Palmeiras players threatened
Fans of Palmeiras, the Brazilian club with the most national titles, have become so disenchanted with the struggling team that some players have hired security guards.
Violent threats from fan groups have increased as the team nears relegation in the Brazilian league for the second time in 10 years.
Beside players hiring bodyguards, coach Gilson Kleina has talked about the need to avoid a tragedy, and Argentina striker Hernan Barcos - the team's top star - says it won't be worth staying at the club if he starts fearing for his safety.
Even Brazil's sports minister has become involved, publicly asking for the threats to stop.
Palmeiras won this year's Brazilian Cup under coach Luiz Felipe Scolari, but now it is seven points from safety with only four rounds left.
After the team's disappointing 2-2 home draw against Botafogo last Sunday, some fans tried to invade the field and got into an altercation with police officers, injuring two of them and prompting the local football federation to ban the team's biggest fan group from matches.
The night after the game, one of the club's walls was painted with a death threat to president Arnaldo Tirone, and during the week some players said they started receiving anonymous phone calls with serious threats.
Club director Cesar Sampaio, a longtime Palmeiras idol, was told by disgruntled fans to ''watch his back.''
''We don't know if these threats are for real or not, but we are being careful,'' Sampaio said. ''We've been talking to the players to try to keep them from losing it emotionally. It's important to keep our calm in a moment like this.''
Coach Kleina, who replaced Scolari after the World Cup-winning coach wasn't able to improve the team's situation, said he fears for the players' safety.
''We have to be careful to avoid a tragedy,'' he said. ''We have to take care of these players, especially the less experienced ones.''
Barcos, who has scored 27 goals since joining the club in the beginning of the year, said he will consider leaving Brazil if he no longer feel safe.
''If it's to live like this, driving an armored car and with a gun in hand, I would rather go home,'' he said.
Sports Minister Aldo Rebelo, a Palmeiras fan, loudly condemned the threats this week.
''It's inadmissible to have threats from fans against players of any club,'' he said. ''There is no place for that in football. It's unacceptable.''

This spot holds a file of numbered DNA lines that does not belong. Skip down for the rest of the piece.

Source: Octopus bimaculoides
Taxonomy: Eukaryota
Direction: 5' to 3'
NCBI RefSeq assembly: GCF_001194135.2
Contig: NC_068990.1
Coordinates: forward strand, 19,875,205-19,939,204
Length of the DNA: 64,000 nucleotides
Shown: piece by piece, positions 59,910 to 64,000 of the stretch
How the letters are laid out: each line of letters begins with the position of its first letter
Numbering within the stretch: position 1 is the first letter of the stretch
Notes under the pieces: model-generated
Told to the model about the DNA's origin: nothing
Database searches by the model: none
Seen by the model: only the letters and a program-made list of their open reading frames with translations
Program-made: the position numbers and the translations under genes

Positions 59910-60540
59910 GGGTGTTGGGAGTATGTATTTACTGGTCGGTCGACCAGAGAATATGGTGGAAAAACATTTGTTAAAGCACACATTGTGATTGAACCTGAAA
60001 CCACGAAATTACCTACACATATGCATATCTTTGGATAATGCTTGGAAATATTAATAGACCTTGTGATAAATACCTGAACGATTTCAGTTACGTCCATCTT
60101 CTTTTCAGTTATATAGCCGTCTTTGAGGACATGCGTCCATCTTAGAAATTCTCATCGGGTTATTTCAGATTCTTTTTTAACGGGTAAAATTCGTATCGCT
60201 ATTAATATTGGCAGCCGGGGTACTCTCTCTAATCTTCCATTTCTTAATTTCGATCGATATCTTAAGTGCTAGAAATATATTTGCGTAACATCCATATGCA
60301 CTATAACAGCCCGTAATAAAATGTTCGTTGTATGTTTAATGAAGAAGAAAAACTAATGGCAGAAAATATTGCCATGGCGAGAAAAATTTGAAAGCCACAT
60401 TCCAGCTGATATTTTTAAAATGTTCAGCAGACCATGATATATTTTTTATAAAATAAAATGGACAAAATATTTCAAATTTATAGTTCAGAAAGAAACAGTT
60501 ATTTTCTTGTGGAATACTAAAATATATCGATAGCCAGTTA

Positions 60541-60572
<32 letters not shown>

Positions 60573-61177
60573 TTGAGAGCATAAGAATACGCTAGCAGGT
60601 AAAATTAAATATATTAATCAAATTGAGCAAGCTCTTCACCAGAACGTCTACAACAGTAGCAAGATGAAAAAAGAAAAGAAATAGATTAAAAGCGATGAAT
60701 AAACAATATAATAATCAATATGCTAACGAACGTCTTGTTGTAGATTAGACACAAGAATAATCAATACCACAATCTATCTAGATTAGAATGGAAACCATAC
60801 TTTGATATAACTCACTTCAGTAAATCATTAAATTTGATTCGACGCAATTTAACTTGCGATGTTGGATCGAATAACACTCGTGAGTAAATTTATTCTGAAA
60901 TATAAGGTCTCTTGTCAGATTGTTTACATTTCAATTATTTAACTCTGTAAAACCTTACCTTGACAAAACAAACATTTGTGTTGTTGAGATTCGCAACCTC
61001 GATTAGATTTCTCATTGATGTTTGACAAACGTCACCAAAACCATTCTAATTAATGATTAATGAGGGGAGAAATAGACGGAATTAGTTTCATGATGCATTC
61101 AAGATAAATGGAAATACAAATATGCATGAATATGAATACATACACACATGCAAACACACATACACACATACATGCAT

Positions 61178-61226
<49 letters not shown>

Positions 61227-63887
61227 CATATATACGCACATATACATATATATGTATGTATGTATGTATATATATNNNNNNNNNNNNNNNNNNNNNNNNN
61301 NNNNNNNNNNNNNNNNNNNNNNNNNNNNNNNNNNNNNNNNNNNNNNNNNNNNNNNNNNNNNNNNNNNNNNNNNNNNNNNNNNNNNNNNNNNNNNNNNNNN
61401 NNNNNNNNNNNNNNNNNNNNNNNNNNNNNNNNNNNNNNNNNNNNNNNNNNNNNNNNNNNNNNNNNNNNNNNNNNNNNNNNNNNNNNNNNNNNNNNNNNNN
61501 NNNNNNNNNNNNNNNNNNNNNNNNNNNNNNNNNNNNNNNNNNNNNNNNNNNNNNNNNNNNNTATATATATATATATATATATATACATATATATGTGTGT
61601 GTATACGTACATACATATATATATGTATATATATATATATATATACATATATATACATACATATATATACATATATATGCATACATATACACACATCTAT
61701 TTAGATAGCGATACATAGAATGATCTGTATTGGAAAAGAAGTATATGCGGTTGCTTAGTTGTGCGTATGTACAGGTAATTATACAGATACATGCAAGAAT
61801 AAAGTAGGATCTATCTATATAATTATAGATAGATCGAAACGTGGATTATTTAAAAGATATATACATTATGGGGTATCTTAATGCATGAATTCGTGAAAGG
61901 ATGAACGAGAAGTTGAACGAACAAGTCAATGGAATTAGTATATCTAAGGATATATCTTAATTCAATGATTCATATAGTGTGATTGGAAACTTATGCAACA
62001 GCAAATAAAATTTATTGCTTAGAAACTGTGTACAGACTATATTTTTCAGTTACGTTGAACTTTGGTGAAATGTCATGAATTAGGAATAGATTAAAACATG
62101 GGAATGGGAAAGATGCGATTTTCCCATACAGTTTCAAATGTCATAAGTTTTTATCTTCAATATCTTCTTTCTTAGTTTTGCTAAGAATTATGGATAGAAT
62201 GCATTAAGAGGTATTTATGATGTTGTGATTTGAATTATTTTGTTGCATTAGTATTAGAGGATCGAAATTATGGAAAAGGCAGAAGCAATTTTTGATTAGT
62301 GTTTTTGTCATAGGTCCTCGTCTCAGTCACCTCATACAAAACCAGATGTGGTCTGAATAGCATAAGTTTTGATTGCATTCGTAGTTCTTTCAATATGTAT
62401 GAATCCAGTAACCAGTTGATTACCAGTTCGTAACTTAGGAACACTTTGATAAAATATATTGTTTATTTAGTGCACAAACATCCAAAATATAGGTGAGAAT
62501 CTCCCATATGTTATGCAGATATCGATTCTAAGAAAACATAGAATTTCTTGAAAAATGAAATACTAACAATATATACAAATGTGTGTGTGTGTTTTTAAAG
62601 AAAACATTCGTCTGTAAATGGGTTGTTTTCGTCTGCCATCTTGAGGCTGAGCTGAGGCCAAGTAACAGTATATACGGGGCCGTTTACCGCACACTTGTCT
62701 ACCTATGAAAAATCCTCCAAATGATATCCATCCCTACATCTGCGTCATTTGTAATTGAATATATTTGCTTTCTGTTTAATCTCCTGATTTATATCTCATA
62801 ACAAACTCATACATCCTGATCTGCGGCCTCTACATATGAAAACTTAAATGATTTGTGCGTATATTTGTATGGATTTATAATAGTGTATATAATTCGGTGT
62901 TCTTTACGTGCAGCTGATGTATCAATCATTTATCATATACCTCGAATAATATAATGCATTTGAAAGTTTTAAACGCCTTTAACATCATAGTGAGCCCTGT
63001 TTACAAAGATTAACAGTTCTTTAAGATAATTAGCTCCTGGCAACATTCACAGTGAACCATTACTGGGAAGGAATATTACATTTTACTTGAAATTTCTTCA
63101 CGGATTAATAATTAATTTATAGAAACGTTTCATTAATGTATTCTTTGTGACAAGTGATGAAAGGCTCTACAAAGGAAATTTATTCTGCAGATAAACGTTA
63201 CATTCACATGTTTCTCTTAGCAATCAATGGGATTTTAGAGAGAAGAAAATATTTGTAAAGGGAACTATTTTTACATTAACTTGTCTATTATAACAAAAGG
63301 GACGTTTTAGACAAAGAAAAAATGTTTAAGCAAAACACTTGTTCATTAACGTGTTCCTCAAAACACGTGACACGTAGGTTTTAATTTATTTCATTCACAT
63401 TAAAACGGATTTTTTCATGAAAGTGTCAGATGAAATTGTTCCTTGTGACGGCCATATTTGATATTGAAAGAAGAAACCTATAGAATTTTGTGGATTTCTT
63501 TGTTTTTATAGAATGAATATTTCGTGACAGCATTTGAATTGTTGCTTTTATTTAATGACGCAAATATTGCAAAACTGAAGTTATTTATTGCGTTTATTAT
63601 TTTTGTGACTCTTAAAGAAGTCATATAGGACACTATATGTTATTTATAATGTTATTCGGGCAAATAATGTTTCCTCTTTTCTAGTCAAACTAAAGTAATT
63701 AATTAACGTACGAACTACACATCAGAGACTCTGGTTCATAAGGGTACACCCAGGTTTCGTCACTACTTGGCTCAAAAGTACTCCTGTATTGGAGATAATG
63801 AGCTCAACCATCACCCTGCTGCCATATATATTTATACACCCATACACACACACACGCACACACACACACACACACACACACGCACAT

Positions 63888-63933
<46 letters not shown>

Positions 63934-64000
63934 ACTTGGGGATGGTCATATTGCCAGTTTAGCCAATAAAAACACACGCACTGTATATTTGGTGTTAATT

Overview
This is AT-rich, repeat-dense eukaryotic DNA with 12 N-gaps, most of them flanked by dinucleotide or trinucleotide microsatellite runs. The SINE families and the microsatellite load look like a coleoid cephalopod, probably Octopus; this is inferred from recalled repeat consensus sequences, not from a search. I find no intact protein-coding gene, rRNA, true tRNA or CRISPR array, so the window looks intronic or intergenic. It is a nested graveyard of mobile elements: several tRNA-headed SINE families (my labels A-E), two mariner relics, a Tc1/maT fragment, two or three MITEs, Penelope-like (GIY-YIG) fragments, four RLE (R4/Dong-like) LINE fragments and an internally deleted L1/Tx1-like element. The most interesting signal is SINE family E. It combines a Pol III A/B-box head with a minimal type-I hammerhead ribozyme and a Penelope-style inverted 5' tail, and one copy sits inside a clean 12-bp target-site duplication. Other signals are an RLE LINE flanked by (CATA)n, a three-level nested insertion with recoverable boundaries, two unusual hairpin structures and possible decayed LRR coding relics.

Earlier in the year, a restaurant owned by Palmeiras' vice president was badly damaged by fans after a loss to rival Corinthians. That defeat in September also prompted some supporters to partially damage a seating section at Pacaembu Stadium, which prompted the country's sports tribunal to ban the club from playing in Sao Paulo for several matches.
Palmeiras is 18th in the 20-team Brazilian league with only 33 points from 34 matches. It has lost 19 times, more than half of its matches.
Its next game is on Sunday at home against league leader Fluminense. The match can give Fluminense the title and determine Palmeiras' relegation, depending on other results. Palmeiras trails 17th-place Sport by three points and 16th-place Bahia by seven. The bottom four clubs are demoted.
Part of the team's struggles started because Scolari had the team focused on the Brazilian Cup and rested second-stringers several times in the beginning of the Brazilian league. The team's first win came only in the seventh round. But few complained at the time because Palmeiras won the Brazilian Cup, which was the team's first major triumph in more than a decade.
''I partly agree with critics who say I'm the man responsible for the team's current situation, but by the same token I have to be one of the men responsible for the team's win in the Brazilian Cup,'' said Scolari, who in 1999 led Palmeiras to the Copa Libertadores title.
Palmeiras will compete n the Copa next year thanks to the Brazilian Cup title.
The team's more radical fan groups have had a history of problems with players. In 2009, former Brazil striker Vagner Love left the club after being threatened by supporters on the streets, and this year midfielder Joao Vitor got into a fight with fans who waited for him to leave the club headquarters to criticize him.
To try to avoid further problems this year, the team has been using alternative travel routes and reinforced security during practices and matches.
Palmeiras was relegated for the first time in 2002 and easily returned to the top flight the following year.
This year's squad is led by Barcos, Chilean midfielder Jorge Valdivia - who is injured - and former Real Betis and Roma midfielder Marcos Assuncao.
The team will open its new arena in 2013, and the following year it will celebrate its centennial. Palmeiras has won eight national championships, two Brazilian Cups, a Champion Cup and the second-division title.
No other team has as many national titles, and only Santos matches Palmeiras with the eight league championships. The last time Palmeiras won the league was in 1994, with a team coached by Vanderlei Luxemburgo and led by Roberto Carlos, Zinho, Mazinho, Edilson, Edmundo and Sampaio.
''We have to keep our focus on trying to avoid relegation, we haven't been demoted yet,'' Sampaio said. ''The threats exist but there's been no violence. We need to make sure the players can be focused only on what they need to do on the field.''